Wednesday, March 25, 2009

Pineapple Setting for Log Cabin


What fun! The setting almost looks like a giant Pineapple Block. This started when I was ... uh hem ... cleaning out one of my fabric areas and found an entire selection of beautiful forest-y quarter yards from Keepsake Quilting, still in its plastic sleeve, totally forgotten. I used what I had for the most part, except for needing more of the cornerstone fabric. The 9-inch blocks were posted previously.

And I had also mentioned that for the first time, all the strips (except a few strays) were cut on the length of the fabric. (Ya know, just like we've been instructed to do, but don't?) In other words, if I needed 5 and 1/2 inch strip, I cut an entire WOF of fabric (or whatever I had) at 5 and 1/2 inches, then did the individual 1 and 1/2 inch width strips from that WOF. The result is a great improvement in accuracy and stability, and those annoying odd puckers do not show up when pressing, except for those few strays which I now wish I had't used.

My border option is still sloshing in my brain, but I'm going to carry out the cornerstone thing into the border ... I think.

16 comments:

Vicki W said...

Very cool! I love log cabin blocks. Is one in the bottom right quadrant turned wrong or intentional?

paula, the quilter said...

I've started using the SOG for cutting strips. Paying attention to grain makes all the difference in the world in flatness vs. puckers.

Happy Cottage Quilter said...

Wow is that every pretty. You are really going to enjoy this one.

taylorsoutback said...

Dear Elaine - just found your blog & will share a quick story. In 1997 I made a log cabin quilt 30's reproduction fabrics. Got it all together. Triple checked it for accuracy, sent it off to a very gifted Mennonite hand quilted. Got it back, put the binding on & a hanging sleeve. Entered it in our quilt show & was stunned when it took a blue ribbon. It was seen by 2 judges & hundreds of visitors. Long story short - no one, including myself,or the hand quilter found the incorrectly placed log cabin block. It is still one of my favorite humility quilts! It's great that you found this before it was quilted! Thanks for reading this long comment. :-)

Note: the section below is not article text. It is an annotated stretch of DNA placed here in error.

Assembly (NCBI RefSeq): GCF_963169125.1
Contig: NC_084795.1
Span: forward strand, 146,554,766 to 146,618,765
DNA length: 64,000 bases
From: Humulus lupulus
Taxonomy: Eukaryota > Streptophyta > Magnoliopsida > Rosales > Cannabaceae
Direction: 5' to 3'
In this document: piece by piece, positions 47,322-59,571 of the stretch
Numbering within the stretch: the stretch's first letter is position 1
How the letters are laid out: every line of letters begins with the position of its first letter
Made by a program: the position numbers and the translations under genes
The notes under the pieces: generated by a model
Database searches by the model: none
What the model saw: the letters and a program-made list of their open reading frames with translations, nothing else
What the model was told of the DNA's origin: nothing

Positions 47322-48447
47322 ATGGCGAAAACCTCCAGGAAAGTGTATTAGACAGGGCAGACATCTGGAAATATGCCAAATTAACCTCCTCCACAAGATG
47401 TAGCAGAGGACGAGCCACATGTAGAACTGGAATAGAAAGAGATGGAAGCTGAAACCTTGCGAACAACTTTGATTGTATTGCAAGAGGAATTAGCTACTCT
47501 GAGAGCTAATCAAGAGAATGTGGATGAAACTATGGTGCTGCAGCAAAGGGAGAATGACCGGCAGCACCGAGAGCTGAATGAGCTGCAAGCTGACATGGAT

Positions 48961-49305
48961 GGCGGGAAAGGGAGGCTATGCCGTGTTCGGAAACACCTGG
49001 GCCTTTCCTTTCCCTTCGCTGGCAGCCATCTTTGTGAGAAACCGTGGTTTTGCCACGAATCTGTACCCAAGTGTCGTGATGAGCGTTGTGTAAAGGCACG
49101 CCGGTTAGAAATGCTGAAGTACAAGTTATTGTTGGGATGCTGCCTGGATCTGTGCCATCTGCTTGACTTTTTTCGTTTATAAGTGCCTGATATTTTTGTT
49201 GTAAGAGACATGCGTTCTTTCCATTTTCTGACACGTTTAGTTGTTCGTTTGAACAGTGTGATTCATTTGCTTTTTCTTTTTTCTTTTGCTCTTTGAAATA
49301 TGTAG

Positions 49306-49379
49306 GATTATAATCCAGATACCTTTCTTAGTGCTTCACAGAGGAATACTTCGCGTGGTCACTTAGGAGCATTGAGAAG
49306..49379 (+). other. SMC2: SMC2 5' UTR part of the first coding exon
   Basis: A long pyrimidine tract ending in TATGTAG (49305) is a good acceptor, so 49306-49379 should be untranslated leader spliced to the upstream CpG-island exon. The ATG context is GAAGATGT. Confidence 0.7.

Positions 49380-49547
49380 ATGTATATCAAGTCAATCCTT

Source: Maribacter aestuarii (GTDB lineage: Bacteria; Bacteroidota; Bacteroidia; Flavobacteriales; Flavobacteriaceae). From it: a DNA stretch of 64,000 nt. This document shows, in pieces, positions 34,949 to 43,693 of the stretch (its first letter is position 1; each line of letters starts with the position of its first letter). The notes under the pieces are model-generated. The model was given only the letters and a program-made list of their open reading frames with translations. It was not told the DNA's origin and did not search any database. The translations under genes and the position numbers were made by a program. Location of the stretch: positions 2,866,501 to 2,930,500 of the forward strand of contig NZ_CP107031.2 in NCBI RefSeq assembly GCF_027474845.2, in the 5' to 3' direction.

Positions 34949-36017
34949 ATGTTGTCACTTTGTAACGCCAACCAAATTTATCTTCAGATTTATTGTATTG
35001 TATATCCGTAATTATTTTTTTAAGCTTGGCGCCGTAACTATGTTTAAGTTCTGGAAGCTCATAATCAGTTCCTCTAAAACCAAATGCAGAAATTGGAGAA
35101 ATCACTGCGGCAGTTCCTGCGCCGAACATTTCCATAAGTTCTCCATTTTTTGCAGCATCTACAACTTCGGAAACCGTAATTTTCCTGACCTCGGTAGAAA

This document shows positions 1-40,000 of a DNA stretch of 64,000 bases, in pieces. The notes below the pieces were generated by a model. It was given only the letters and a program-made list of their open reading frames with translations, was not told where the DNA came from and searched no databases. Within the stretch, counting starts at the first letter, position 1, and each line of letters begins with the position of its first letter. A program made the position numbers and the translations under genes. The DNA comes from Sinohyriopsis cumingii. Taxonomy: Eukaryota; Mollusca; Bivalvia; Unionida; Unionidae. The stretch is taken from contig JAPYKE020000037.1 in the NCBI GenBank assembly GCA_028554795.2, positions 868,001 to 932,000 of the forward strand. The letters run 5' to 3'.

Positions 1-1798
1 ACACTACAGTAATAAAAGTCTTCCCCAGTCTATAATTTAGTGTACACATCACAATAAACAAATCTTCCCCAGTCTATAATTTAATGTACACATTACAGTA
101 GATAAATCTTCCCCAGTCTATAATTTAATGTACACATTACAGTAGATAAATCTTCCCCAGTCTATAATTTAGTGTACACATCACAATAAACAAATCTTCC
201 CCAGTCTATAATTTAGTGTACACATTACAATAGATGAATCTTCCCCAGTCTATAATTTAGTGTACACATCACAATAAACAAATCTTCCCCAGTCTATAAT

Joyce said...

I love this setting for the log cabins. I'm going to have to try cutting on the length of the fabric. I can never make myself do it for bindings or borders but maybe it's time to start. All the books say to do it that way.

SubeeSews said...

I have a couple books by Judy Martin and she uses the length instead of across grain. Makes a big difference....no stretch! I have made two Sheaksphere in the Park using her cutting methods. She is like Bonnie...tons of quilts and information that is so valuable.
Subee

Lynn said...

Beautiful quilt, even if the one corner is wrong. Took me a while to see the error too. It is funny how our eyes can glide past and make it correct, kind of like that email I have gotten that is all gibberish but the funny part is you can read it anyway.
Lynn

limpingalong said...

Good job -- beautiful quilt!

StitchinByTheLake said...

I couldn't find a mistake! It's beautiful - I think log cabins are still my all time favorite. blessings, marlene

Nanette Merrill and daughters said...

Well it is beautiful and I wouldn't have noticed the one block that was off until I read your post. Sometimes vintage quilts are like that - and it makes them charming!

Quilts And Pieces said...

Oh man it is beautiful!

Helen in the UK said...

This is going to be a stunner! Glad someone spotted your 'error' before it got quilted. Isn't it funny how a photo will show up a 'blooper' that you fail to see with the naked eye :)

The Calico Quilter said...

We all know to use the fabric's grain to our benefit, but how many times do we hurry and not pay attention? Probably most of us would admit to this! In the blocks I am not as conscientious about grain lines as I should be but on borders I have found it makes a great difference in the straightness and stability of the quilt when it will be quilted on a longarm.

Your log cabin is beautiful and I too had to look at it a second before I saw the problem. Some people have good internal "proofreaders" and some don't - I never have. I have a small wall quilt that is 1/3rd hand quilted containing a piecing error. Never did unsew all that and fix it. It went in the UFO pile.

Tracey @ozcountryquiltingmum said...

Wow, i had to look heaps of times to see that...it would have been on my wall and I would have spotted it a year later!!
Lovely work Elaine,love Tracey

Morah said...

I do love log cabin quilts.....this is no exception. Just lovely.

Purple Pam said...

Beautiful log cabin quilt, even with the design change! I really like your quilting sample. You are getting so good with those quilting designs. Keep up the good work.